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As part of our in-class work, you will be required to hand in three ‘self assessments’ of your reading and oral participation. The bulk of the feedback you receive in this class, and in college in general, will be on written work. But in ‘real life’–including the real life of academic historians–it is often just as important to express yourself aloud, in groups, through cogent points and probing questions.

I can judge your actual participation, but not how it aligns with your preparation, your understanding of the readings, and the dynamics in the class. So I want you to provide a short assessment of your own participation. This is not a self-assessment, with a hyphen: I am most emphatically not asking you to asses yourself. Rather, I am asking you to step back to assess your work and its place in a broader conversation.1

This can be informal, but should attempt to engage with most of the following questions.

  1. What have your most valuable contributions to class discussion been? What made them valuable? (Did they steer discussion to a fruitful area; anticipate a major theme; draw in a piece of evidence that everyone was ignoring; etc.)

  2. Are there specific contributions or questions inside the classroom that you wish you could have made but did not? Why not?

  3. What could you personally have done to make stronger contributions? Were there things that you read the wrong way, extenuating circumstances in some session,

  4. How has the classroom dynamic encouraged or discouraged you from making the sorts of contributions you would like to?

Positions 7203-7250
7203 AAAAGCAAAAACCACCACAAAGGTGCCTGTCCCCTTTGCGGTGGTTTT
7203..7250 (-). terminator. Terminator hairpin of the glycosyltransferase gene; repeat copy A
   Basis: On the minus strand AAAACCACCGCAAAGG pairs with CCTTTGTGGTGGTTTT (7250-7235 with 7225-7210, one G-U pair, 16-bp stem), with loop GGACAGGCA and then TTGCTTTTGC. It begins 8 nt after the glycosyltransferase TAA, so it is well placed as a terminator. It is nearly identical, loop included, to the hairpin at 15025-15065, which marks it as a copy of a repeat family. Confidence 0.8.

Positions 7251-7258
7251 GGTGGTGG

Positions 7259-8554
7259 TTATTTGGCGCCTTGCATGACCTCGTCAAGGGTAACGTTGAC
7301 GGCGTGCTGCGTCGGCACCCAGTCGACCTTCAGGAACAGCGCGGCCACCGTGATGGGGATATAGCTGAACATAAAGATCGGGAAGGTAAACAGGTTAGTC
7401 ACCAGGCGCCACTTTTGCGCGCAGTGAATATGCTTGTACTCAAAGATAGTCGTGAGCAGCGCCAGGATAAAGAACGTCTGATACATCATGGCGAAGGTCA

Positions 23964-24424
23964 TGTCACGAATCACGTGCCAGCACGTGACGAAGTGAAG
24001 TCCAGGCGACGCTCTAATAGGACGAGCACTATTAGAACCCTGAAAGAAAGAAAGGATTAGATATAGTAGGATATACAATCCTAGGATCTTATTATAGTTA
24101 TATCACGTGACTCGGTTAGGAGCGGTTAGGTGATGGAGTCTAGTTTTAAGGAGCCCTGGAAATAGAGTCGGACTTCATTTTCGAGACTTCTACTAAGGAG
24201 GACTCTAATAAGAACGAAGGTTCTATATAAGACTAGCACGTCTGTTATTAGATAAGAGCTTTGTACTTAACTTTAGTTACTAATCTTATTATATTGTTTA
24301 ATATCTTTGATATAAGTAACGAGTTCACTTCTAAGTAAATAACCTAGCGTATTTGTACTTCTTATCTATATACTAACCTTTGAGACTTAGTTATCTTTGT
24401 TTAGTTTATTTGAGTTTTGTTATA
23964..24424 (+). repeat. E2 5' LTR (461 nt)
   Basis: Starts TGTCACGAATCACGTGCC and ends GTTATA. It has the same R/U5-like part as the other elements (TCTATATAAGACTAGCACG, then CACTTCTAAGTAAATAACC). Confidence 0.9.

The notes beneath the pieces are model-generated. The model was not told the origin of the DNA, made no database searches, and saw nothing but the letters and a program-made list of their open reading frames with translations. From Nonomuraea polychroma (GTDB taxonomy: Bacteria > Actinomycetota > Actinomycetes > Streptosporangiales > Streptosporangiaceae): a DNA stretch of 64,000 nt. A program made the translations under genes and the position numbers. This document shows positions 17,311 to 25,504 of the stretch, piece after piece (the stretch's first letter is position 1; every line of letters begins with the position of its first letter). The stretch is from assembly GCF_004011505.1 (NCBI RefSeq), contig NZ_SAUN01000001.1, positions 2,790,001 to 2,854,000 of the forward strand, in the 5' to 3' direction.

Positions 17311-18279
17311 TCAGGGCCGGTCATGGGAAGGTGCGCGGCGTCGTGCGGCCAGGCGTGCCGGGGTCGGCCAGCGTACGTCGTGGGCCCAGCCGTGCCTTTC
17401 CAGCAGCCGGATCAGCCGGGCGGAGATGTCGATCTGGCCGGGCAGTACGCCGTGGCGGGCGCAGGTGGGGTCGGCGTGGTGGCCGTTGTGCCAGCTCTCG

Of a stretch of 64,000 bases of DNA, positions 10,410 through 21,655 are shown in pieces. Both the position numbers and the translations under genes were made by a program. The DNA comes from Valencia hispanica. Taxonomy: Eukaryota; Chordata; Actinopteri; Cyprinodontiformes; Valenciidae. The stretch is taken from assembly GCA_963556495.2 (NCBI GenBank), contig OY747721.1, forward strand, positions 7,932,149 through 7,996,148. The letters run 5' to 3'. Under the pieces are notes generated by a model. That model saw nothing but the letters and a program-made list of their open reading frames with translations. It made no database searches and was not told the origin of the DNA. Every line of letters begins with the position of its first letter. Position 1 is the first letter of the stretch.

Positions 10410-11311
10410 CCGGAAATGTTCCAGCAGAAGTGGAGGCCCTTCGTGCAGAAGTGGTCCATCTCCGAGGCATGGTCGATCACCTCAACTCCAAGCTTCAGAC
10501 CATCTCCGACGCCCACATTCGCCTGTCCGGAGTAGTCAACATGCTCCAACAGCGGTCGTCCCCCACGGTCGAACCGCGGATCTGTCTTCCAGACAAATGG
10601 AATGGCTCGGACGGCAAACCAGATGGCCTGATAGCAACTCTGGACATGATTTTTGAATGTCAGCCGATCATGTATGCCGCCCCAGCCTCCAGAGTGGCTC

Note that all of these questions are in the past tense. While these questions are obviously related to general goals for course evaluations, focus your assessment?


Responses will be letter graded.

The criteria used will include:

  1. Does it highlight especially strong contributions that you have made? A strong paper will point to contributions that helped in the education of other students.

  2. Does it reflect concretely on individual instances, not just the overall dynamic? (Not “I found the Foucault confusing;” more like “I had questions from p. 65 of the Foucault that I never raised because they seemed off topic with our discussion of p. xx.”)

  3. Does it reflect on shortcomings in a way that can be constructive going forward, or that highlight what would have been strong contributions had you been able to make it?

  4. You are assessing your own place. Do you make sensible choices about where to focus?

In a nutshell
Length 450-650 words (That’s short: This assignment itself is 504 words.)
Due date Tuesday, February 25
Submission method TBD: Check the “Assignments” tab on the web page.

  1. This is a distinction, and way of making it, that I learned from John C. Savagian of Alverno College. “Using Student Self Assessment to Reinforce and Refine Student Learning Outcomes,” American Historical Association, January 2020.